Friday, 22 October 2010

Rivers of blood to flow in 'Stronghold the movie'

Startled to be able to report that STRONGHOLD has attracted a movie option even though it's only been on the bookshelves since the middle of August.

It's nice to see that the period element hasn't put anyone off, but I'm still a bit surprised.

Negotiations have only just commenced of course, so it's far too early to give the nitty-gritty, but one thing's for sure - those of you who've read the book will surely agree that it's impossible to see this one being released under anything less than an 18 certificate.

In the meantime, I'm chuffed to bits by the very entertaining review the book has received on Black Abyss:

Stronghold takes us far back into late 13th Century Wales where those pesky English are cutting a swathe of violence through the indigenous population. The taking of Grogen Castle and the subsequent physical and sexual abuse of the lady of the Castle, Countess Madalyn and her daughter Gwendolyn are the final straws. With her daughter held prisoner Madalyn seeks help from the practitioners of the old magic, the fabled Welsh Druids, and it’s not long before armies of the dead are rising up to reclaim the castle.

What follows is a gruesome account of the battle for Grogen Castle between the English defenders and the newly risen Welsh zombie army. It’s a veritable dictionary of anatomical terms as body parts are skewered, severed, chewed and burnt in increasingly bizarre ways.

Paul Finch utilises his excellent skill to weave historical detail into a horrific storyline. So not only do you get a full biology lesson but a thorough understanding of 13th century siege methods. It’s all excellent fun delivered in the worst possible taste fitting the series mentality perfectly.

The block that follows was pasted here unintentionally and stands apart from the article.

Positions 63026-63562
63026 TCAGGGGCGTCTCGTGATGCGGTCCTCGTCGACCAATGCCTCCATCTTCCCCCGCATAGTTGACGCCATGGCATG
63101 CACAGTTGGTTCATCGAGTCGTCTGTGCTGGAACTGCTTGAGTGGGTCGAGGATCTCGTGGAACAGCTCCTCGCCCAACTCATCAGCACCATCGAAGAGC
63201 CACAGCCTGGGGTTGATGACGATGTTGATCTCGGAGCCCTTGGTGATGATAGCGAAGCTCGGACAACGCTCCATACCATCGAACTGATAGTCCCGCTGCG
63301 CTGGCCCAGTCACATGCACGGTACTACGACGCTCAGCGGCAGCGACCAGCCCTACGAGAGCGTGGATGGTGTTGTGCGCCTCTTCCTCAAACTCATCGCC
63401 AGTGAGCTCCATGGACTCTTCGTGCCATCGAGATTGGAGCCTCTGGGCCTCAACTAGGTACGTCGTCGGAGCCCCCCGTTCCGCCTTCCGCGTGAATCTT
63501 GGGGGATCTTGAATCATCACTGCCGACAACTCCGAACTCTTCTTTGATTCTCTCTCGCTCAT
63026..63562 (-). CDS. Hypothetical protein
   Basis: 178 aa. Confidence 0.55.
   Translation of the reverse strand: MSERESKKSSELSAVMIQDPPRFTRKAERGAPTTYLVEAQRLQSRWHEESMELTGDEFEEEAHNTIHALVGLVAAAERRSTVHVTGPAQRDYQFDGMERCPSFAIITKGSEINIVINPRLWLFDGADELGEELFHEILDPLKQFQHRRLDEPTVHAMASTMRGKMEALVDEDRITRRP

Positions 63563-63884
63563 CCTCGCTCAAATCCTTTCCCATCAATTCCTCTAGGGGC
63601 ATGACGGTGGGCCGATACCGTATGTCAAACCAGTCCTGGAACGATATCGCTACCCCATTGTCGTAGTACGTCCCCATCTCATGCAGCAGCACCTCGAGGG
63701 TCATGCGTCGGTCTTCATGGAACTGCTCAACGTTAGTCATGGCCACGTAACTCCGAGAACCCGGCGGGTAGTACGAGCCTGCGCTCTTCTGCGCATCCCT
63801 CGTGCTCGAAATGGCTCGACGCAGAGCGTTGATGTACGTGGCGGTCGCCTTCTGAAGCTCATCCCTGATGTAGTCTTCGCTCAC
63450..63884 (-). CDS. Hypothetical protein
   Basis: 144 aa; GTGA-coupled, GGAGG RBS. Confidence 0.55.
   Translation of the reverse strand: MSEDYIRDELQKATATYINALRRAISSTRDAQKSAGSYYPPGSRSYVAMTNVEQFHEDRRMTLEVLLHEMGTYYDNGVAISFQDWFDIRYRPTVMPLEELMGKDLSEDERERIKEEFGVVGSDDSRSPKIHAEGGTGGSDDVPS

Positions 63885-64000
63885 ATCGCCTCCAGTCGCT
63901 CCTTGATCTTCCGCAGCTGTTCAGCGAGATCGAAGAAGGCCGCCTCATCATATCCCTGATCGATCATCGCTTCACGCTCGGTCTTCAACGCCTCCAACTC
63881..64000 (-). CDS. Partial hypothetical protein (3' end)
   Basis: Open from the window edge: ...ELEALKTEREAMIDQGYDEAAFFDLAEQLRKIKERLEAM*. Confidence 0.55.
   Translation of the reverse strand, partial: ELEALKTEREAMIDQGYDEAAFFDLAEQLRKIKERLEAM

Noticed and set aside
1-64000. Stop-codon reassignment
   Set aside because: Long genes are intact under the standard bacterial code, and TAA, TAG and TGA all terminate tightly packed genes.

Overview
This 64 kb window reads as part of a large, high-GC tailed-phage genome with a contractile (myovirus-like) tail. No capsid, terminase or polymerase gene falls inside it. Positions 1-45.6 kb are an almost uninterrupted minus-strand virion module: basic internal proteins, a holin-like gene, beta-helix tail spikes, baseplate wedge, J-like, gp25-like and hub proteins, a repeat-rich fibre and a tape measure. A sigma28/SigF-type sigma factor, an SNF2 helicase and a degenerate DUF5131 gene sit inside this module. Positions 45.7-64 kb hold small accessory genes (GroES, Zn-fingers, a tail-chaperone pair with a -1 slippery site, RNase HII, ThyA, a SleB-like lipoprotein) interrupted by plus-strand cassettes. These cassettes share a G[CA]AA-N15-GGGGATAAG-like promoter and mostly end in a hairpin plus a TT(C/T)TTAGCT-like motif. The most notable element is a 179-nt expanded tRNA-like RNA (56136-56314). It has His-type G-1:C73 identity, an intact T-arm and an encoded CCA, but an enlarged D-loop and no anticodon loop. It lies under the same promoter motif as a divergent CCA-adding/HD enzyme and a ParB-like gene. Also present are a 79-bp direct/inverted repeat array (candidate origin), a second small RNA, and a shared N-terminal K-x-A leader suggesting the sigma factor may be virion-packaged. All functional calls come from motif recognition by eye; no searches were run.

My only criticism is that with such a broad canvas of the Welsh/English conflict the possibilities of extending the zombie battle onto a larger battlefield existed. Instead we are faced with a fairly small and claustrophobic encounter that feels like it should be part of a bigger campaign. I would also have liked to focus more on the druids and the “old magic” as this felt like it only skimmed the surface of what Finch could be capable of in that area. The mystical druidic tradition of Wales has huge potential in the hands of a writer of Paul Finch’s ability but maybe he is saving that for another day.

None of which matters at all of course as this series is about excitement, the thrill of the chase and zombies and on those fronts the book delivers perfectly. So for history lovers with a thirst for some zombie carnage this is highly recommended.

The full review can be found at:

I too would like to see this tale evolve into something a lot bigger picture. All I'd say about that is anything can happen at any time. You never know.

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